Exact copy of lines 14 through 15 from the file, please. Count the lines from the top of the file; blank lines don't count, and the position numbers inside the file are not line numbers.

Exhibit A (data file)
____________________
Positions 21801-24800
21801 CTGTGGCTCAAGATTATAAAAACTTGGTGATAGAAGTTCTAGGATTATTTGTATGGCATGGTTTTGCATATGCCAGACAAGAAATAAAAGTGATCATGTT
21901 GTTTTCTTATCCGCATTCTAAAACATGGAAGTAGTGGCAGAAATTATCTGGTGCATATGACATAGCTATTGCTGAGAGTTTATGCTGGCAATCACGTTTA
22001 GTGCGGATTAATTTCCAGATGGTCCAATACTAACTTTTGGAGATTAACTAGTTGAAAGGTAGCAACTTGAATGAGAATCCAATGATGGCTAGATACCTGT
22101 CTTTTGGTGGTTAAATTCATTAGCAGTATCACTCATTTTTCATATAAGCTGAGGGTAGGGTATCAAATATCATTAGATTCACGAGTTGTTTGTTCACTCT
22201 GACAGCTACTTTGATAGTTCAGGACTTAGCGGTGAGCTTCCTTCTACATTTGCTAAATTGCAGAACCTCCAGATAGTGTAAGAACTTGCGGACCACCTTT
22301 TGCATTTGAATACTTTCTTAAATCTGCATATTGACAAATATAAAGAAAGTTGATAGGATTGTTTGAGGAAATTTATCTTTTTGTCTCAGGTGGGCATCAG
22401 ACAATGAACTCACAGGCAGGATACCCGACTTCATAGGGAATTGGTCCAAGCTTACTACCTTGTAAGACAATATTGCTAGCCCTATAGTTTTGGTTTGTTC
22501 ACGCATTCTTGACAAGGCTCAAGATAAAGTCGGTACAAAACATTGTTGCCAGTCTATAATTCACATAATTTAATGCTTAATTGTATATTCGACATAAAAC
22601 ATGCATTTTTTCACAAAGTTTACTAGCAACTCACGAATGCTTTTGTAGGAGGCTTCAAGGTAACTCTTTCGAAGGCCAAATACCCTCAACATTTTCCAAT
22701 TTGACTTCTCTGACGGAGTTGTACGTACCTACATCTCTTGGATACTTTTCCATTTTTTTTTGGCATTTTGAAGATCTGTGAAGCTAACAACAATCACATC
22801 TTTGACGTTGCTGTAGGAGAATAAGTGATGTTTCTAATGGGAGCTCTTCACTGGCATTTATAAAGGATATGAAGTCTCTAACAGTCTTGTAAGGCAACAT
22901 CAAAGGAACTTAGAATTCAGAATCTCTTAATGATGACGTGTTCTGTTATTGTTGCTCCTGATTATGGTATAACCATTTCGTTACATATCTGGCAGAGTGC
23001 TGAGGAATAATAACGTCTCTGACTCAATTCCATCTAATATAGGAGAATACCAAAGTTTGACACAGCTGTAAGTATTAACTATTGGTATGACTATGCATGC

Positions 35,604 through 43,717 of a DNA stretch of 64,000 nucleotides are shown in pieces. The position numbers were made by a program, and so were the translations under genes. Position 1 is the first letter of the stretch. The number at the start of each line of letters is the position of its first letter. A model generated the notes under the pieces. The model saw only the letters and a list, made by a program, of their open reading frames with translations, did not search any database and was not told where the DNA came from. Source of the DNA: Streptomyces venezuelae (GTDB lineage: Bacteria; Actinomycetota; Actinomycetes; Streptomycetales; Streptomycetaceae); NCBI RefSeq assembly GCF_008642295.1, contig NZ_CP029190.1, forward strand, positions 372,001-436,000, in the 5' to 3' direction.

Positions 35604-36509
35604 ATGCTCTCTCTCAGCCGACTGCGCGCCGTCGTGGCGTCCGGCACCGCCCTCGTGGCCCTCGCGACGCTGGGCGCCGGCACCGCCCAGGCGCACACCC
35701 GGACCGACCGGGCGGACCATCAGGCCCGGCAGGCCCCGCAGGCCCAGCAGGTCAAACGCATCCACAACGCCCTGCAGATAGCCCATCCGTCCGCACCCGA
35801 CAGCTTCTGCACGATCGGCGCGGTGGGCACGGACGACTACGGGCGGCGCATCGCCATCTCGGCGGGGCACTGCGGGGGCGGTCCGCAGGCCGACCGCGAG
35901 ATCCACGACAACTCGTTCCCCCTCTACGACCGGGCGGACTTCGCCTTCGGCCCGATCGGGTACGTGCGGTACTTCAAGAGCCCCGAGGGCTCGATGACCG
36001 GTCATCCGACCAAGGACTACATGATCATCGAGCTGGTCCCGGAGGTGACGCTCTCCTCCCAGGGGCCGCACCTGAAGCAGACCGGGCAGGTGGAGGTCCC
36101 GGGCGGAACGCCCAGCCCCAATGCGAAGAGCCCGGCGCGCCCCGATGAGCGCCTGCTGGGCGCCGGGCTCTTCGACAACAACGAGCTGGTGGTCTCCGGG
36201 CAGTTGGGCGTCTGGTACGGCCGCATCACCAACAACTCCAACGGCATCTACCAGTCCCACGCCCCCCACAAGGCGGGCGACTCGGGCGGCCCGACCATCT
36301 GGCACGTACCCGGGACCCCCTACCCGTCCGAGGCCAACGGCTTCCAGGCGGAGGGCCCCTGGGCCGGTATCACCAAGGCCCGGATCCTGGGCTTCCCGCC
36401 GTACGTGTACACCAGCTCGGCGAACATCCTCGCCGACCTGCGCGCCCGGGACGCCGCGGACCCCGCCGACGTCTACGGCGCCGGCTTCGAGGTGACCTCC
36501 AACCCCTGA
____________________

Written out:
23001 TGAGGAATAATAACGTCTCTGACTCAATTCCATCTAATATAGGAGAATACCAAAGTTTGACACAGCTGTAAGTATTAACTATTGGTATGACTATGCATGC

Positions 35,604 through 43,717 of a DNA stretch of 64,000 nucleotides are shown in pieces. The position numbers were made by a program, and so were the translations under genes. Position 1 is the first letter of the stretch. The number at the start of each line of letters is the position of its first letter. A model generated the notes under the pieces. The model saw only the letters and a list, made by a program, of their open reading frames with translations, did not search any database and was not told where the DNA came from. Source of the DNA: Streptomyces venezuelae (GTDB lineage: Bacteria; Actinomycetota; Actinomycetes; Streptomycetales; Streptomycetaceae); NCBI RefSeq assembly GCF_008642295.1, contig NZ_CP029190.1, forward strand, positions 372,001-436,000, in the 5' to 3' direction.